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Jan
31
2015
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From The Print Section :: Page 12

  • Art & Soul: Art both high-quality and affordable

    Last year more than 850 people attended the Art & Soul art fair which features high-caliber local and regional artists selling fine arts and crafts across many price ranges. This year’s fair is 10 a.m. to 5 p.m. Saturday, Nov. 15, at Mills Lawn School gym. (Submitted photo)

    Those who can embrace the idea of a high-caliber art fair in an elementary school gym will be treated this Saturday to some of the finest and most striking pieces of local and regional art.

  • Police chief search continues— Village still seeks applicants

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    Among the 18 candidates who have so far applied for the position of Yellow Springs police chief are three internal candidates, one former Village police chief and one finalist candidate from the previous chief search process.

  • Street work messy but promising

    Crew members of Village contractor Durst Brothers Excavation were tearing up the town this week to construct new sidewalks and plant new trees along the east side of Xenia Avenue. The current phase of the streetscape renovation is scheduled to be finished before Thanksgiving. (photo by Lauren Heaton)

    Although they were invasive and well past their expected lifespan, the eight Callery pear trees that were lifted from the downtown last week will be missed.

  • James ‘Jake’ French Lehrer

    Jake Lehrer

    James “Jake” French Lehrer died suddenly in Asheville, N.C. after a brief illness. He was 62.

  • Website a clearinghouse for help

    Linda Rudawski, left, and Antioch College student Kabbeh Davies are gathering information for the Village Human Relations Commissions’ online directory “Yellow Springs Help,” a comprehensive resource for those in need. A website training for local providers to input their information is 3 to 5 p.m. Tuesday, Nov. 18, at Friends Care Community Skilled Nursing Center. RSVPs are required. (Photo by Megan Bachman)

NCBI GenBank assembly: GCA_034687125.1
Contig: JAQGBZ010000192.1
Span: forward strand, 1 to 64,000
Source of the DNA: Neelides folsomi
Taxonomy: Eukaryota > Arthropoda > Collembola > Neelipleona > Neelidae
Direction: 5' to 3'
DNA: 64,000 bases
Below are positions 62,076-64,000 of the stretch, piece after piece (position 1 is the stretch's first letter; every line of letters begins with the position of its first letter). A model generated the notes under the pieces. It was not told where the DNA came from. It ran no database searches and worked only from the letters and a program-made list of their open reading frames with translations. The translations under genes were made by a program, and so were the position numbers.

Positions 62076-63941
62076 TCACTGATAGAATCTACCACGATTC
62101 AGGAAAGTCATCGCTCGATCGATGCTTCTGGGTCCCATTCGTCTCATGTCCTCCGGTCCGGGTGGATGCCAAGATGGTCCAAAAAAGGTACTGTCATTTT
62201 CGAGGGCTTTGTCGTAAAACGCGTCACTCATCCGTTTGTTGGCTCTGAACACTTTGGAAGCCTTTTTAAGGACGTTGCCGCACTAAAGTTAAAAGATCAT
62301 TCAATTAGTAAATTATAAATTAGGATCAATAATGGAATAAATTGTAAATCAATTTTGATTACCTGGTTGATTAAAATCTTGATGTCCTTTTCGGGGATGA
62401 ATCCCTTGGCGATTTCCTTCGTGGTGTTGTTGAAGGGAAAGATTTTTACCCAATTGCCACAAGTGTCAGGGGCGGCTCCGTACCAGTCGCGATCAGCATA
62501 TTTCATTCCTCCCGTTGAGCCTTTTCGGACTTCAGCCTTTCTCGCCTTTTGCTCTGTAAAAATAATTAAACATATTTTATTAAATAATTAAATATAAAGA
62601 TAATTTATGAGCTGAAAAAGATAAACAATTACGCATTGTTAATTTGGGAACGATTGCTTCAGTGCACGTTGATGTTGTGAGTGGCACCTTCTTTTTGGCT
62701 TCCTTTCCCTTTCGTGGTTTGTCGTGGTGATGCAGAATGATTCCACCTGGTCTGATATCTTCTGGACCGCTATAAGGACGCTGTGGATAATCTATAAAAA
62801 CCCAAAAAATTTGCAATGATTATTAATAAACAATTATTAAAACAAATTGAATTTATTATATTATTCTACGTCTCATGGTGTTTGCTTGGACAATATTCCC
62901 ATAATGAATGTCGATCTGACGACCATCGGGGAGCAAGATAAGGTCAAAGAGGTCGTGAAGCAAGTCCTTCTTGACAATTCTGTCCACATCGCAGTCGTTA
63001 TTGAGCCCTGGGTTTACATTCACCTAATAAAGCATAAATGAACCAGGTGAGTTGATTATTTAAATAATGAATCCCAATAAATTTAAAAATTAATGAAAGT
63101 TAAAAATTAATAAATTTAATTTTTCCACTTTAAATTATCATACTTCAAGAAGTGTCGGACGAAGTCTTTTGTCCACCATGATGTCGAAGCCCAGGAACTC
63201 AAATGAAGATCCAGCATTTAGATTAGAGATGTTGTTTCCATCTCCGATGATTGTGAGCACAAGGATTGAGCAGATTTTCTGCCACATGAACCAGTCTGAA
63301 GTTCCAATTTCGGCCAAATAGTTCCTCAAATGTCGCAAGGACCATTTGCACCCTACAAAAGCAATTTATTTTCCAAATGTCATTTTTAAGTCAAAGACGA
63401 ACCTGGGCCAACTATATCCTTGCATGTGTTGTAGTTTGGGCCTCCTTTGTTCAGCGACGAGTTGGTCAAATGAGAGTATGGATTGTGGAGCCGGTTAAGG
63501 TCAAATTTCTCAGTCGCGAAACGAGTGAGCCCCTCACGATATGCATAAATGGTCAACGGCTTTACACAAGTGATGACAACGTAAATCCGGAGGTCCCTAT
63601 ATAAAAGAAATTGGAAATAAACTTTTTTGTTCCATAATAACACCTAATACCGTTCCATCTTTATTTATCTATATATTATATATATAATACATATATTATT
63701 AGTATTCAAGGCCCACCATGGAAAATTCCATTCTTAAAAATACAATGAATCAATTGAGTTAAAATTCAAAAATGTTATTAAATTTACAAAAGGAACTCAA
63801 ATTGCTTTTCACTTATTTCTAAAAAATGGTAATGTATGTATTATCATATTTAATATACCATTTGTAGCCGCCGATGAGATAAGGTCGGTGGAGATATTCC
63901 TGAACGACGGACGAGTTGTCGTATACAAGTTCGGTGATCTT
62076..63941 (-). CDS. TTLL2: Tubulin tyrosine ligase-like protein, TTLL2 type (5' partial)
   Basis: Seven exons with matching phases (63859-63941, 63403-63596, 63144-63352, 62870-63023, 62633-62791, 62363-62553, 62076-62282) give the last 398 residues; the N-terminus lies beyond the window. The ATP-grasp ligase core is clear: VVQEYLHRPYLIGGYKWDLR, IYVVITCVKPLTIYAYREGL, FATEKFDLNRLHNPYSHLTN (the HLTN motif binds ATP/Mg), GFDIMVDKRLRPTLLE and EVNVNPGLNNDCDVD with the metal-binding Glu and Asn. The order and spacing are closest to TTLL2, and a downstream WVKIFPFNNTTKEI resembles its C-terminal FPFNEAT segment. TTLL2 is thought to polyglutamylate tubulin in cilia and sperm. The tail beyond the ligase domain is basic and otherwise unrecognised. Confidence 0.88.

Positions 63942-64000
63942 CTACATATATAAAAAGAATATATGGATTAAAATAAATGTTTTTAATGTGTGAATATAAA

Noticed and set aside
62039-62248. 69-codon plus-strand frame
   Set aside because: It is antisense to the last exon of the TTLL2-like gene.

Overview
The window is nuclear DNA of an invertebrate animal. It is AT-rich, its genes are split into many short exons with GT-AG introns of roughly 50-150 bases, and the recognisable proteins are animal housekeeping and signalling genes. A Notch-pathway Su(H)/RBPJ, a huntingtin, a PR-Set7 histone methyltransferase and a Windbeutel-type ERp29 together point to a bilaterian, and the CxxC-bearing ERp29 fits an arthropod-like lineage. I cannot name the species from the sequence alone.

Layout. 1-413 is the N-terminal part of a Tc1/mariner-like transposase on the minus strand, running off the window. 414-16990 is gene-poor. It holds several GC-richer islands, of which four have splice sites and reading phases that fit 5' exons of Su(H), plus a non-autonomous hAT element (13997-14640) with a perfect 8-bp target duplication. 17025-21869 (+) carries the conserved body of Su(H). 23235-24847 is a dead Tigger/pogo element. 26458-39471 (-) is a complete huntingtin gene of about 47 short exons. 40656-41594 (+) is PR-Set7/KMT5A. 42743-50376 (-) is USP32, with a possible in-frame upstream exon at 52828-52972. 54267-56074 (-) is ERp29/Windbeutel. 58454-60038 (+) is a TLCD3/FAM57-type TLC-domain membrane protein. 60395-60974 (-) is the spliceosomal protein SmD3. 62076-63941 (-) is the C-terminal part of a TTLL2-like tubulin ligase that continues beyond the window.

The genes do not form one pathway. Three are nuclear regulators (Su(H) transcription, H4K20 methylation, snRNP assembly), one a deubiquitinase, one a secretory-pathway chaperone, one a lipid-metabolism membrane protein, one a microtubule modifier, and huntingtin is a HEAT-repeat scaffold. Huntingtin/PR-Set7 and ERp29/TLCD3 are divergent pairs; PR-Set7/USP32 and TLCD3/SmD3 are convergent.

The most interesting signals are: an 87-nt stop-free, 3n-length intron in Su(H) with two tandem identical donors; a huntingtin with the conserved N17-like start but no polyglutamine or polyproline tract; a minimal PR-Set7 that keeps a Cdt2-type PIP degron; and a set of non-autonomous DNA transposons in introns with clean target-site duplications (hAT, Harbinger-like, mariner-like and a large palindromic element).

Locals who need help will soon have a “digital case manager” to connect them with the right resources.

  • Artists under lock and key

    Three artists will be locked in the Yellow Springs Arts Council Community Gallery for 72 hours next week and expected to come out with a collaborative art installation from two boxes of collected materials. Participating in “Locked In,” from left, are videographer Travis Hawkes, and artists Jennifer Bachelder of Columbus, Ron Hundt of Kettering and Pierre Nagley of Yellow Springs. The installation runs Nov. 15–30 with an opening from 6 to 9 p.m. on Friday, Nov. 14. (Submitted photos)

    Put a Yellow Springs muralist, a Kettering city planner and a Columbus trash artist in a gallery. Add two boxes of random art materials. Allow them three tools apiece. Hire a videographer to record them.
    Then don’t let them out for three days.

  • Antioch University moves to Midwest

    Antioch University offices moved into the AU Midwest building this week. Pictured in front are the administrative staff of both institutions, from left, back row, chair of AUM’s Early Childhood Education program Julie Biddle, Enrollment Management Vice Chancellor Ronald Brown, Interdisciplinary Graduate Programs Director Sara Ross, VP of Institutional Advancement Ian Swedish, Library Director Steve Shaw, Marketing Manager Kelly Leff; and front row, School of Education Director Marian Glancy, AUM President Karen Schuster Webb, University Chancellor Felice Nudelman, core faculty member Mary Ann Short, Regional CFO Barbra Stewart, and presidential assistant Jennifer Maynard. (Photo by Lauren Heaton)

    The hallways at Antioch University Midwest rumbled with the sounds of moving furniture, artwork and people this week as the 40 Antioch University administrators formerly located across the street moved into the Midwest building.

  • Returns: CBE fails; library, fire levy win

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    Public funding for the Center for Business and Education, or CBE, went down with a resounding “No” on Election Day, with 64 percent of villagers voting against the public funding, and 36 percent voting in favor. The vote brings to a halt Village Council’s decision to move ahead with the business park, which has been in the making for more than 10 years.

  • 18 apply for chief

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    When the Village stopped taking applications for the position of Yellow Springs police chief on Oct. 31, the municipality had 18 candidates from both inside the department and as far as Rhode Island, according to Village Manager Patti Bates, who will hire the next chief. So far, the hiring process is on schedule, and the Village is set to name the next chief in mid-December, Bates said this week.

  • Village Council chooses top firm— Water plant process begins

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    At their Nov. 3 meeting, Village Council members took a significant step toward constructing a new water plant. Council selected its top choice out of three preliminary design firms for the project, and if negotiations on cost are successful, the firm could begin the design process soon, according to Village Manager Patti Bates this week. The entire building process is expected to take two years.